With all the talk of artificial intelligence swallowing the world, a group of San Francisco scientists have finally discovered a real-world application: Detecting malaria, a deadly disease that claims more than half a million lives each year.
“Every time we show it to a group in different countries, everybody wants it,” said Chris Charlton, who leads the mechanical design for the team at the Chan Zuckerberg Biohub, a nonprofit research organization funded by Mark Zuckerberg and Priscilla Chan that collaborates with universities like Berkeley, University of California, San Francisco, and Stanford.
Charlton and his colleagues have created the so-called Remoscope, a microscope that uses machine learning to detect malaria parasites, a process currently accomplished (with varying efficiency) by human technicians.
After training on images of parasites and healthy cells, the AI model is capable of going through 40 patients’ blood samples every day, almost doubling the output of a single technician.
Detection is fast: A human technician collects blood from a patient, and the machine takes about 15 minutes to analyze results. For very sick patients who carry large quantities of malaria parasites, the analysis can be done in as little as a minute. Current technology takes half an hour before it can even be ready for human review.
And it is in high demand: So far, the Remoscope has been presented to interested parties from at least 15 countries, particularly those in at-risk equatorial regions like Cambodia, India, Indonesia, Colombia and Malawi, where the disease is transmitted by mosquitoes.
The group has just flown back from Uganda, where malaria is the leading cause of death, especially among young children. Researchers conducted field tests that reached accuracies comparable to the human technicians in well-funded facilities.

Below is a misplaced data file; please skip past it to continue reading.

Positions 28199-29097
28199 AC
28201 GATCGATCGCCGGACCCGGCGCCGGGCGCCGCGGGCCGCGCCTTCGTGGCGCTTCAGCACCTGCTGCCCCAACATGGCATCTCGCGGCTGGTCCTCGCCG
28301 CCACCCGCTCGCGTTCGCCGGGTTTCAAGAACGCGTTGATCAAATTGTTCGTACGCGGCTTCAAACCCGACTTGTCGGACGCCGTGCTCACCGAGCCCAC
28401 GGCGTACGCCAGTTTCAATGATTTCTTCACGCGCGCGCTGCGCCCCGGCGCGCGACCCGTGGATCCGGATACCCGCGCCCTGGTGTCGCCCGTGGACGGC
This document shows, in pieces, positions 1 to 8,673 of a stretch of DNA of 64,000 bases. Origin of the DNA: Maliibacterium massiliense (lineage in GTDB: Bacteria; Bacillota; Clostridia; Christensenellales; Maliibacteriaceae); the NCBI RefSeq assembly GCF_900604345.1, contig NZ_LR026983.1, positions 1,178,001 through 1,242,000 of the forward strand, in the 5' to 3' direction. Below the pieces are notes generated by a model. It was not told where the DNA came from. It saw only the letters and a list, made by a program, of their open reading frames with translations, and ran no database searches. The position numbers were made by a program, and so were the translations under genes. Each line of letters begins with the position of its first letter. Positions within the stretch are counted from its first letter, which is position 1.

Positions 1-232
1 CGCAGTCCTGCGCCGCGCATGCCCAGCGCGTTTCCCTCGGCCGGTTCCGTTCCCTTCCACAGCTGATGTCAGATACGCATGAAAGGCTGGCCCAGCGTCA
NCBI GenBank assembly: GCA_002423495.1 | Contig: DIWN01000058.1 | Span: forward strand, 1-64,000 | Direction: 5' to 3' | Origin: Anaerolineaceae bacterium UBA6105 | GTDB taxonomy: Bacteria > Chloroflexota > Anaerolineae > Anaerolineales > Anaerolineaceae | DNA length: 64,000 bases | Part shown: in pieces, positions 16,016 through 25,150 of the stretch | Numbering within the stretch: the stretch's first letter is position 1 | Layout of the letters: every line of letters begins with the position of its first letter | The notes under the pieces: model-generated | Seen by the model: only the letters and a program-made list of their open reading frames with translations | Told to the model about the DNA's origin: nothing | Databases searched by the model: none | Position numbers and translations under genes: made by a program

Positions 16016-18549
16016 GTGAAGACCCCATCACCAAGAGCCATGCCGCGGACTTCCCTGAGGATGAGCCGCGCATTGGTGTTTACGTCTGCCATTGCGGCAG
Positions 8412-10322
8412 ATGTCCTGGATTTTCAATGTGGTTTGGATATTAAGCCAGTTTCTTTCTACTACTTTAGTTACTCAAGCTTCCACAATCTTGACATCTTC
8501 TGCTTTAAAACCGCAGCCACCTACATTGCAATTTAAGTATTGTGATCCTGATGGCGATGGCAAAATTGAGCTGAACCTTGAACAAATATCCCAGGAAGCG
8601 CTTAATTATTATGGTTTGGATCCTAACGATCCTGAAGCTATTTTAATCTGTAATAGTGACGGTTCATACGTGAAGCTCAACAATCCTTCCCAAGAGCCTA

Most of Uganda’s small, government-run health centers continue to use the same testing method they used a century ago, according to Paul Lebel, project lead of Remoscope. Because of the scarcity of resources and the enormous need for testing, experienced technicians usually spend 16 hours a day looking through microscopes, laboriously examining 200,000 cells on each slide and counting each malaria parasite with a handheld clicker. (Remoscope can examine two million cells.)
The Remoscope automates that process and can help avoid mistakes made by overworked technicians, who occasionally confuse platelets for parasites or miss counting parasites. Even a single mistake can be serious. “Usually, it’s children who would be at risk of falling very ill. So if you miss the infection and the child was sent home, they could die,” said Lebel.
Remoscope also “cuts out all the labor and the chemicals that [health centers] need. And it cuts out the expertise,” said Lebel. For now, the cost is around $3 per test, mainly for the testing chip, but Lebel said this would drop to $1 after future scaling. By comparison, broadly deployed rapid diagnostic tests cost between $3 and $8 for a single test.
Remoscope doesn’t require “expertise” either: After a human loads the blood onto a chip, the microscope conducts a detection test on its own, which may also enable it to be deployed to remote villages where experienced microscopists are not stationed. That would avoid paying for technicians, who must receive months of training and become certified by the World Health Organization before going on duty.